I remember when I first became a libertarian. There was no Internet, just countless enthusiast flyers in the mail. One of them showed a bureaucratic overlord warning a subject, “The line in the road never shines brightly: I tell you where the line is.”
As we reckon with the administrative state’s “legitimacy crisis,” for which Philip Wallach’s “Farewell to the Administrative State?” advises “middle way” solutions, I must make a foundational observation: We are dealing with the fruits of the assumption of sweeping powers by Congress in the first instance, and the over-delegation of power to administrators atop that. Whatever the roots of the expansive administrative state (progressivism, neglect, populism, envy, cronyism, power lust; you can find books arguing each), lawmaking power left the house of classical liberalism long ago.
Granted, most want more government than I do; my own personal “Article I” limits Congress to picking a national bird. OK, I exaggerate; however a “national mammal” was just selected this week. I’m the sort who appreciates Henry Hazlitt’s framing in “The Torrent of Laws”: [I]f the government confined itself to enacting a code of laws simply intended to prevent mutual aggression and to maintain peace and order, it is hard to see how such a code would run into any great number of laws.”
That’s an alien idea today when legislative, executive and judicial one-upsmanship seemingly comprise an unbounded societal game of rock-paper-scissors. We would worry less about the “profound lack of trust” in our governing institutions if government remained confined to specific functions.
So what to do? Philip Wallach seems reconciled to the legitimacy of the administrative state. He seems to hold that its problems are not innate and that incremental reforms can make it efficient and responsive. We aren’t told exactly what solutions would be in his brief Cato Unbound essay, but his larger paper “The Administrative State’s Legitimacy Crisis” defines his “middle way” as one “in which statesmen lead with the guidance of experts and are made accountable to those parts of the public capable of meaningfully judging their results.” That reads a tad like there are some members of the public from whom Wallach isn’t interested in hearing.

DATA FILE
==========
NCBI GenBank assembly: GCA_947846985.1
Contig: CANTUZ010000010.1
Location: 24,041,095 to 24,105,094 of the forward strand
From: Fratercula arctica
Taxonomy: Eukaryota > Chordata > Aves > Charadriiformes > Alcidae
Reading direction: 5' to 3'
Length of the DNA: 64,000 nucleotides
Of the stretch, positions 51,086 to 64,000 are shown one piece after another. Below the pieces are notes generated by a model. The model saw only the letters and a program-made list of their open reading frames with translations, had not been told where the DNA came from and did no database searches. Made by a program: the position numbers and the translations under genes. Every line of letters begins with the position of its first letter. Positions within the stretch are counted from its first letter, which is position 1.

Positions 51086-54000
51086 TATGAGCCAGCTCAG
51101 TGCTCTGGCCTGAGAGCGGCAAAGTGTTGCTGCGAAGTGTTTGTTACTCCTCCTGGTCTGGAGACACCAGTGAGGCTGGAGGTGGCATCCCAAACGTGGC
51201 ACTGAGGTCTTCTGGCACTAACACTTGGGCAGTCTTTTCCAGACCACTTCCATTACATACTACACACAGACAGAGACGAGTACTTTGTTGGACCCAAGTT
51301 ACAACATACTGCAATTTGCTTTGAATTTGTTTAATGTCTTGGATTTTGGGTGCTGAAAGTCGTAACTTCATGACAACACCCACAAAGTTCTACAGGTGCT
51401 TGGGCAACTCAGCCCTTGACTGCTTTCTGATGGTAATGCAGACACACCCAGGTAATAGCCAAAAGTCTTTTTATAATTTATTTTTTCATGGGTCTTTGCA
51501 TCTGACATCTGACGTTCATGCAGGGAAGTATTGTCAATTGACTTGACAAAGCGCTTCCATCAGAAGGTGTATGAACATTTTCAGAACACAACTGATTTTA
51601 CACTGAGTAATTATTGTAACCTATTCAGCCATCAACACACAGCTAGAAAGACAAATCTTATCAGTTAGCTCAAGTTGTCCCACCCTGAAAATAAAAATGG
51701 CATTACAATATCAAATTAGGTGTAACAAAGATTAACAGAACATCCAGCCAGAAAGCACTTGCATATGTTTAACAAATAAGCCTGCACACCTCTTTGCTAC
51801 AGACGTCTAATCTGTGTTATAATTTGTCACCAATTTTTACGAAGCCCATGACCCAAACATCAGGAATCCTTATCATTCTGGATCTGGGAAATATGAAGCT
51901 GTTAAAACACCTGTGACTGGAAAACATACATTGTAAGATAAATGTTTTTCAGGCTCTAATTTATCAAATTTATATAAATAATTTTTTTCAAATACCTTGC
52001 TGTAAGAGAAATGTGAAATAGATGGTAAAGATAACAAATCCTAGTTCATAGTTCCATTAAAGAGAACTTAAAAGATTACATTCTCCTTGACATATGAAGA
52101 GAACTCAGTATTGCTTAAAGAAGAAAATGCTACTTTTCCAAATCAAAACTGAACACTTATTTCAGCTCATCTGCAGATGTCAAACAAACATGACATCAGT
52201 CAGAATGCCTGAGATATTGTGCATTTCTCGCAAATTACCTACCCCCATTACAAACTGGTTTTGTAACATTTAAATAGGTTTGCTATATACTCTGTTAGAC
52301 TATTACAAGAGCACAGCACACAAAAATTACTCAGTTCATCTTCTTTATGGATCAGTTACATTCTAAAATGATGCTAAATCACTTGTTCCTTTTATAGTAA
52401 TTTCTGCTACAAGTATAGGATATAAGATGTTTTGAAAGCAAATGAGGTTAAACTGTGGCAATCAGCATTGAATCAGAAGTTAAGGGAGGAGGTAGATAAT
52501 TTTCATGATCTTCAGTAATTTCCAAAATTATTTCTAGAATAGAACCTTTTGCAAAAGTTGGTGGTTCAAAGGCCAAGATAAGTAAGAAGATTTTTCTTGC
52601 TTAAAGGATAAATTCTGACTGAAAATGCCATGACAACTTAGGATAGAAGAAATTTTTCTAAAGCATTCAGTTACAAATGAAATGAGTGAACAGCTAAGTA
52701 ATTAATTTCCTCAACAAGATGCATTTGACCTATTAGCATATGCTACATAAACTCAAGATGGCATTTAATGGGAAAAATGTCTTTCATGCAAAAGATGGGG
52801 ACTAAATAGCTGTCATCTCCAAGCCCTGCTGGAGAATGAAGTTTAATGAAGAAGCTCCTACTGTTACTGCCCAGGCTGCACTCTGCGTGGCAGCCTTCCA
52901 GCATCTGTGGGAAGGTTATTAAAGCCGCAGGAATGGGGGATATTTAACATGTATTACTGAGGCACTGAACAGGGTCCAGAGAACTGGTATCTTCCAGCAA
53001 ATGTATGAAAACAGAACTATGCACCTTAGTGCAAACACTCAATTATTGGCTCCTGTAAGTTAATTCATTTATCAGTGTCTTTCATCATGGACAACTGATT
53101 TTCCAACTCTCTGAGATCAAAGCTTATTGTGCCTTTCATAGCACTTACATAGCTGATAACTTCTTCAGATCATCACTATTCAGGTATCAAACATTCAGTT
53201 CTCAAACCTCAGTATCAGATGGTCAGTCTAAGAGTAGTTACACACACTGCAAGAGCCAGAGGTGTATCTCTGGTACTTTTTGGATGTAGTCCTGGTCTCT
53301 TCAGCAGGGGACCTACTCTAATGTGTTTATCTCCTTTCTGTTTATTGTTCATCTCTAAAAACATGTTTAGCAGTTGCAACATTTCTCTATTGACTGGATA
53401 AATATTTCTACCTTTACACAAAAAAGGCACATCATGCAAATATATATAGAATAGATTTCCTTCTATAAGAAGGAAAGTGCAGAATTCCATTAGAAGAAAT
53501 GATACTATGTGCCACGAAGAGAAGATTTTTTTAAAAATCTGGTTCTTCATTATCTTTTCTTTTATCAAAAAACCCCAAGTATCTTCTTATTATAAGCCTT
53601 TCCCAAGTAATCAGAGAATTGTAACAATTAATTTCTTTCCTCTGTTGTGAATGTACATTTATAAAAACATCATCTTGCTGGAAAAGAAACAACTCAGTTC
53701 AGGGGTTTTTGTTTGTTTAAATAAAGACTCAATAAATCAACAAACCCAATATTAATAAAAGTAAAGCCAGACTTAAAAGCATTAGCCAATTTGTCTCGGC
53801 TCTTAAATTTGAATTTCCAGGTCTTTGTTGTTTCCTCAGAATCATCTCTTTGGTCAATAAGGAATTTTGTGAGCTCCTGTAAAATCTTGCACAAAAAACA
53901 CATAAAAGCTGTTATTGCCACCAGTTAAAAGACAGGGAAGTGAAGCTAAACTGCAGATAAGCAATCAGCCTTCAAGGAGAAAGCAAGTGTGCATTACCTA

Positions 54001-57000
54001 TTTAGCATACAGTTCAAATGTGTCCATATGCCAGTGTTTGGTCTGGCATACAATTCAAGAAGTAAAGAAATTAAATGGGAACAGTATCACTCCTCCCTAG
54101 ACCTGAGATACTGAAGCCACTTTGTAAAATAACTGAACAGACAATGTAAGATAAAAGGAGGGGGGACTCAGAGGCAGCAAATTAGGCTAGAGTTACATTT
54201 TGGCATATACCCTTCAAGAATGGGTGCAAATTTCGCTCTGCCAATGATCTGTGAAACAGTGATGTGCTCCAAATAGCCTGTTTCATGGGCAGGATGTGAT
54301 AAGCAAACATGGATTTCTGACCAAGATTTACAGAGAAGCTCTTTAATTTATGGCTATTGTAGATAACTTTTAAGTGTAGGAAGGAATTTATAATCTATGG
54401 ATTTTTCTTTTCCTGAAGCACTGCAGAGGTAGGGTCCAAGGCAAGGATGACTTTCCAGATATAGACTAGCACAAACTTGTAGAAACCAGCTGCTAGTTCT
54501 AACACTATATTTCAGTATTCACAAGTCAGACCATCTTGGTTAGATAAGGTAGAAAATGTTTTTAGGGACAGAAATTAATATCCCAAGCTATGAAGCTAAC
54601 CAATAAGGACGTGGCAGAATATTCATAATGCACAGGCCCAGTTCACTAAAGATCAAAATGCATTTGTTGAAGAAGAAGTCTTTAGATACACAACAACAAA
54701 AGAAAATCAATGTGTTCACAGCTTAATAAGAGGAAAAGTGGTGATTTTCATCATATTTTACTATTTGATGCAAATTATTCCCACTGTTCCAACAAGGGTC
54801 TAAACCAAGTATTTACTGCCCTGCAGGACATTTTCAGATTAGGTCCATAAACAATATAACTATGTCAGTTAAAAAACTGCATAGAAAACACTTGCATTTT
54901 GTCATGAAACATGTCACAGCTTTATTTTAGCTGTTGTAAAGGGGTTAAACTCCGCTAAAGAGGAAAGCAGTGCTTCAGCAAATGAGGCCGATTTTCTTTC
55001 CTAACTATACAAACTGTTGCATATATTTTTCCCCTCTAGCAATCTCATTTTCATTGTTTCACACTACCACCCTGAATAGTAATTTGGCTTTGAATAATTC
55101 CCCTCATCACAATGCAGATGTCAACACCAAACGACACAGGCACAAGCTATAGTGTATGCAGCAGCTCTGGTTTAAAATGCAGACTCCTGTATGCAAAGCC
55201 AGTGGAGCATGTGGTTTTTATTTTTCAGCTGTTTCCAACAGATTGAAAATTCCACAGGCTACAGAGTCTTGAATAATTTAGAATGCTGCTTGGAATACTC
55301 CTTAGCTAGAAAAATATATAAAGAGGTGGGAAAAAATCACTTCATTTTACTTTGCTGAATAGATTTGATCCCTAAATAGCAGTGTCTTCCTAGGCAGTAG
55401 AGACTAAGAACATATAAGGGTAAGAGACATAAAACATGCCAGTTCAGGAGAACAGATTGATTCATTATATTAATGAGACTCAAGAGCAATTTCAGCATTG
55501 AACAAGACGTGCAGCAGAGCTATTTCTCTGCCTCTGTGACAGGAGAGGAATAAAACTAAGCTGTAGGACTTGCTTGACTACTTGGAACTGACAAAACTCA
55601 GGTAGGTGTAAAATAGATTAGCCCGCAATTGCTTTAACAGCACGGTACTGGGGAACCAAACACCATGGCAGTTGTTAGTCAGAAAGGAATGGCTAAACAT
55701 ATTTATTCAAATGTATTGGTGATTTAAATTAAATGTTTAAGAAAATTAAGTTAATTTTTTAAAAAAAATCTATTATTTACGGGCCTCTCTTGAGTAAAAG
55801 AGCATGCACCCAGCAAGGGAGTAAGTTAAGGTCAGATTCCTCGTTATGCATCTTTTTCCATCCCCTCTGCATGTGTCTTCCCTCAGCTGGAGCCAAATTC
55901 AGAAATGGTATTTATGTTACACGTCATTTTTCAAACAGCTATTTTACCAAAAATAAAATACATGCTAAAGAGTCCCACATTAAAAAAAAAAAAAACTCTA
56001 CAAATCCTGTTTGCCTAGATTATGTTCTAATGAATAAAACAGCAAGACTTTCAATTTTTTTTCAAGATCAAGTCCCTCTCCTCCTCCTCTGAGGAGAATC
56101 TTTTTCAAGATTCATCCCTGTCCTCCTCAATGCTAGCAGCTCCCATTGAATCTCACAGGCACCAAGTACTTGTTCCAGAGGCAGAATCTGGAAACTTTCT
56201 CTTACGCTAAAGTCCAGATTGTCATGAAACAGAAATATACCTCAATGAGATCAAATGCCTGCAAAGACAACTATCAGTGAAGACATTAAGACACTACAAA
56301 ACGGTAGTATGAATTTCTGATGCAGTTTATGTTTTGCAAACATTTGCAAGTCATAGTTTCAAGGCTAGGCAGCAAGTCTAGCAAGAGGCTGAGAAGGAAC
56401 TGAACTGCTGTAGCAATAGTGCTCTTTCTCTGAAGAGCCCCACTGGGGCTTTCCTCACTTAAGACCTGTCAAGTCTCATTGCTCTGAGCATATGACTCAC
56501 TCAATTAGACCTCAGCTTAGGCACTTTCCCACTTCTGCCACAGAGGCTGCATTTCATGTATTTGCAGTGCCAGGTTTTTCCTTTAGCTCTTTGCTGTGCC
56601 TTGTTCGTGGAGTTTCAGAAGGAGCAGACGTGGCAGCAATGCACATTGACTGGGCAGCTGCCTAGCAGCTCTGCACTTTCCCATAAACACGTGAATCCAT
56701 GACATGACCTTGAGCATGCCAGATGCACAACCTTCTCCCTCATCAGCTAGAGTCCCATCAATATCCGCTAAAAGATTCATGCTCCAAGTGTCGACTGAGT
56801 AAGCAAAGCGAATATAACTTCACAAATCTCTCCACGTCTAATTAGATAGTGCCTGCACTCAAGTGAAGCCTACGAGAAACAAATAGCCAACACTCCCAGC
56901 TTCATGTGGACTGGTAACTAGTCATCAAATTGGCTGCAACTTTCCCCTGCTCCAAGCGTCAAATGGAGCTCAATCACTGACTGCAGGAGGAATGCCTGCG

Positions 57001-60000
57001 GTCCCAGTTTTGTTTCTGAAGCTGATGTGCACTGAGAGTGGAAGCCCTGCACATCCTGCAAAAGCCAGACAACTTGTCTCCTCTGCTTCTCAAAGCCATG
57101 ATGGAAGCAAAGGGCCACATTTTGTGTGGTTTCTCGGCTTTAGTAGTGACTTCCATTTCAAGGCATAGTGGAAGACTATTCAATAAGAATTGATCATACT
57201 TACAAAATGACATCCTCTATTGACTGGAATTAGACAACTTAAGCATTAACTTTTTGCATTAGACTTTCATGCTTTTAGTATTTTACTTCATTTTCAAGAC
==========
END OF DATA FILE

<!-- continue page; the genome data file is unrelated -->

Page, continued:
The Yes Minister joke goes, “If the right people don’t get power do you know what happens? The wrong people get it.” But I am concerned less about the wrong people, and more about the existence of the power in the first place. James Madison wrote that if men were angels they wouldn’t need government; and since they clearly are not angels, “statesmen” is not the label defining the kind of men that emerge in an unlimited power scenario. Nor, for that matter, do they emerge in today’s “pen and phone” scenario of unilateral executive action.
Wallach asks, “Should we have allowed the administrative state into our common law home, so long ago?” He answers that we must settle for “disciplining and humbling the administrative state we have, not rerunning more than a century” of progressive rule by experts. I’m in favor of such incremental reforms, but I see the administrative state as authoritarian and irredeemable, and so I do want a “rerun.” Perhaps we can find a different “middle way” that doesn’t celebrate centrally managed health care at one extreme, and imposing dribble EPA gas cans and FDA serving sizes for breath mints at the other.
Rule of the Unelected
The abuses of the democratic “legitimacy crisis” cannot be described as accidental; they are conscious policy. President Barack Obama’s 2014 State of the Union pledge to use his “pen” and “phone” to implement a “year of action” with or without Congress became a taunt. Problems with a polluter? The EPA administrator said to “crucify them” to make them “really easy to manage.”
The unelected do the bulk of lawmaking. Congress passed 114 bills last year that President Barack Obama signed into law. Outside the normal legislative process, though, agency regulations from the allegedly “most knowledgeable and healthy branch” numbered 3,410.